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Replaced every single electrolytic capacitor, except two small capacitors that were on a small daughter board and was unreachable.

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Replaced several out of spec, burnt carbon resistors with metal film resistors.

Had to reflow solder and fix several traces on the back

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After changing the caps

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Final power supply board with caps, resistors replaced and metal shield added

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Turning on the CRT after replacing the caps

The positive development was that the CRT successfully powered on and functioned, and the Video 8 playback was operational as well. Nevertheless, there was a noticeable horizontal overscan issue, indicating the necessity for further maintenance on additional boards.

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Deflection board (TD-6)

To get to the deflection board, the tube assembly needs to be taken out first.

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Then the tube should be separated out. Metal shield should be removed.

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Remove the anode cap, flyback pots, neck board

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Tube separated out.

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Deflection board, Before recapping. img

There was a 47uF, 50V capacitor that was completely dried out. img

Replaced with solid polymer caps img

Entire board at the bottom had to be reflowed. There were noticeable cracks in solder joints in several places img

Deflection board after reflowing the full board img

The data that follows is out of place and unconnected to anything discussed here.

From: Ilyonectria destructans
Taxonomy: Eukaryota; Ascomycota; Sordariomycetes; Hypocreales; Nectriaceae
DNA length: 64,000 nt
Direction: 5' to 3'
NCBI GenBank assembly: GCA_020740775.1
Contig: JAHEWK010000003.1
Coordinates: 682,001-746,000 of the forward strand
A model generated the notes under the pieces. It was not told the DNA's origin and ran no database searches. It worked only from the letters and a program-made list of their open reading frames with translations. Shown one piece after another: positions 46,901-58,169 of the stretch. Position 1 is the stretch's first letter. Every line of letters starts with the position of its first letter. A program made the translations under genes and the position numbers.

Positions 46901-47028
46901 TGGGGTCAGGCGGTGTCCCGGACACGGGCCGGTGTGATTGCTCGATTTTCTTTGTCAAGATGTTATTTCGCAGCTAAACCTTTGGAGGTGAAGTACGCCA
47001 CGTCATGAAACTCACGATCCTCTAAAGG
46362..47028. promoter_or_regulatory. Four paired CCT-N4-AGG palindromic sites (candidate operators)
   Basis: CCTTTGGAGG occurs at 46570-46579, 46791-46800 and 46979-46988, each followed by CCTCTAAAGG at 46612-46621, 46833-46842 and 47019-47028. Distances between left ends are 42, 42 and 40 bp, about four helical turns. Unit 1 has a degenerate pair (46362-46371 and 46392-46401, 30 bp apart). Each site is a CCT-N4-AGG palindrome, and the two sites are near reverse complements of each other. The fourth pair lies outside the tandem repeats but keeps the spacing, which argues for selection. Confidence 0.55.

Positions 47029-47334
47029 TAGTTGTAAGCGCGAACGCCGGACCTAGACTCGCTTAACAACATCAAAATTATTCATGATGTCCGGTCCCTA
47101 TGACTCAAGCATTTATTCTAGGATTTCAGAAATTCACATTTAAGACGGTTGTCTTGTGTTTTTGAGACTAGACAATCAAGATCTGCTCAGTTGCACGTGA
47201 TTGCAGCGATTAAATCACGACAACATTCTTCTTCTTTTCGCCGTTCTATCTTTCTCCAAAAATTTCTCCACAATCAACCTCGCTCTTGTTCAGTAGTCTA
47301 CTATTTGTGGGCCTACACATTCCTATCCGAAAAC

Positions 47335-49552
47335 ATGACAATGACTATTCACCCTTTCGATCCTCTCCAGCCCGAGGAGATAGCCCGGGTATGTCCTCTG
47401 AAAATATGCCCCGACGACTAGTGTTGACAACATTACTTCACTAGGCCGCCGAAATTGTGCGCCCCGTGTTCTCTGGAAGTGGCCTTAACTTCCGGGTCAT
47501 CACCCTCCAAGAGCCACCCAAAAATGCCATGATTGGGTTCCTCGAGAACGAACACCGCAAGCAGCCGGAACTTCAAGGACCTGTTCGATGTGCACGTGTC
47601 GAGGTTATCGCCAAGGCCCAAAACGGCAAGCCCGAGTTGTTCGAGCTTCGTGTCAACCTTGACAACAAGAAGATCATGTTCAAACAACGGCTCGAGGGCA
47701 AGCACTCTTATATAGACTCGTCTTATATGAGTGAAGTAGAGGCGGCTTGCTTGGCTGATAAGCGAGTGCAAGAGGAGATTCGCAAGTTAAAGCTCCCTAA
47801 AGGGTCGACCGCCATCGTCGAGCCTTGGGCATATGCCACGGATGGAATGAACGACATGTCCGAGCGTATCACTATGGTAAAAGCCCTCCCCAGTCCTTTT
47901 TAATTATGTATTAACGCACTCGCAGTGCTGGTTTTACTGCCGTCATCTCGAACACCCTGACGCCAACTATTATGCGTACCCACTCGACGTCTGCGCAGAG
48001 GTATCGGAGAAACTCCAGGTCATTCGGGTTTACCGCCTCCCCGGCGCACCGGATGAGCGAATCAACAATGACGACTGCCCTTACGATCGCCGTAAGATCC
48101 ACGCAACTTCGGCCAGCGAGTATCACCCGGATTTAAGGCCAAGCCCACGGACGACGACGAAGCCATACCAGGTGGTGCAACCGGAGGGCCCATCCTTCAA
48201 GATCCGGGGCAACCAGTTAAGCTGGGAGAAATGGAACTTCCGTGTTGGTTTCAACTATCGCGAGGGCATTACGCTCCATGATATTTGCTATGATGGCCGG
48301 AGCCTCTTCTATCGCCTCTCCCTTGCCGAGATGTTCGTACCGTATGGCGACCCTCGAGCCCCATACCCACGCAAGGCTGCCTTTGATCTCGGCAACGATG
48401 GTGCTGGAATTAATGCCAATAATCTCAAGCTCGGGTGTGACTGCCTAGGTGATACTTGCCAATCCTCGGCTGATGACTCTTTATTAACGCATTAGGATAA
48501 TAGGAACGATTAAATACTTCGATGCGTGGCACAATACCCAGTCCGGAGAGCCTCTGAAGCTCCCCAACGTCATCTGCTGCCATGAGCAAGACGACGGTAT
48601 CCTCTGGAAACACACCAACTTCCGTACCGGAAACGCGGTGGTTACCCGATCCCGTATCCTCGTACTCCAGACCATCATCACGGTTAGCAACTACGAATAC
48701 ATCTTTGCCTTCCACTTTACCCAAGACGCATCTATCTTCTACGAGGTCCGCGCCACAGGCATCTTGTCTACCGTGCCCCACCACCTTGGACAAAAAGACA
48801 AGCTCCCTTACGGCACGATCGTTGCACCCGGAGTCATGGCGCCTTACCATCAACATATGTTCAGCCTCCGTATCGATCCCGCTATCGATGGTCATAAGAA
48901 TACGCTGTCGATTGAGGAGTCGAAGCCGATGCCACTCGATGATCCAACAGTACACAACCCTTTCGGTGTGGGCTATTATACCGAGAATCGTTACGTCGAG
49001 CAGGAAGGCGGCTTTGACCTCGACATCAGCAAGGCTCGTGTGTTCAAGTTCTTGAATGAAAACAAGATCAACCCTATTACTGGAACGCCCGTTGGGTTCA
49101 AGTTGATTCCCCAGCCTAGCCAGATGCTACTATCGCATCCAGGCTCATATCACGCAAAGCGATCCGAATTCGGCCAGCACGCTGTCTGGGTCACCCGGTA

Final deflection board with solid capacitors. img

Video board (TB-7)

While most capacitors were ok, several caps on this board also degraded in-terms of capacitance and ESR. While not entirely needed, I also decided to change the capacitors on this board as well.

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After reflowing and changing to solid capacitors.

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Neck board (TC-6)

Neck board also had several solder joint cracks, so this board was also completely reflowed.

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During reflow I accidentally shorted G and B. This is how the screen looked with that issue.

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Yet, following a thorough reflow and flux cleaning, the neck board appeared as it was ready for some action.

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Pictures of the VCR unit

I did not touch anything on this unit as it was functioning well. However, took some pictures.

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Mechanism img

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Tuner board

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Bottom casing and power connector

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Pictures

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References

Differences between Video8 and Hi8 tapesopen in new window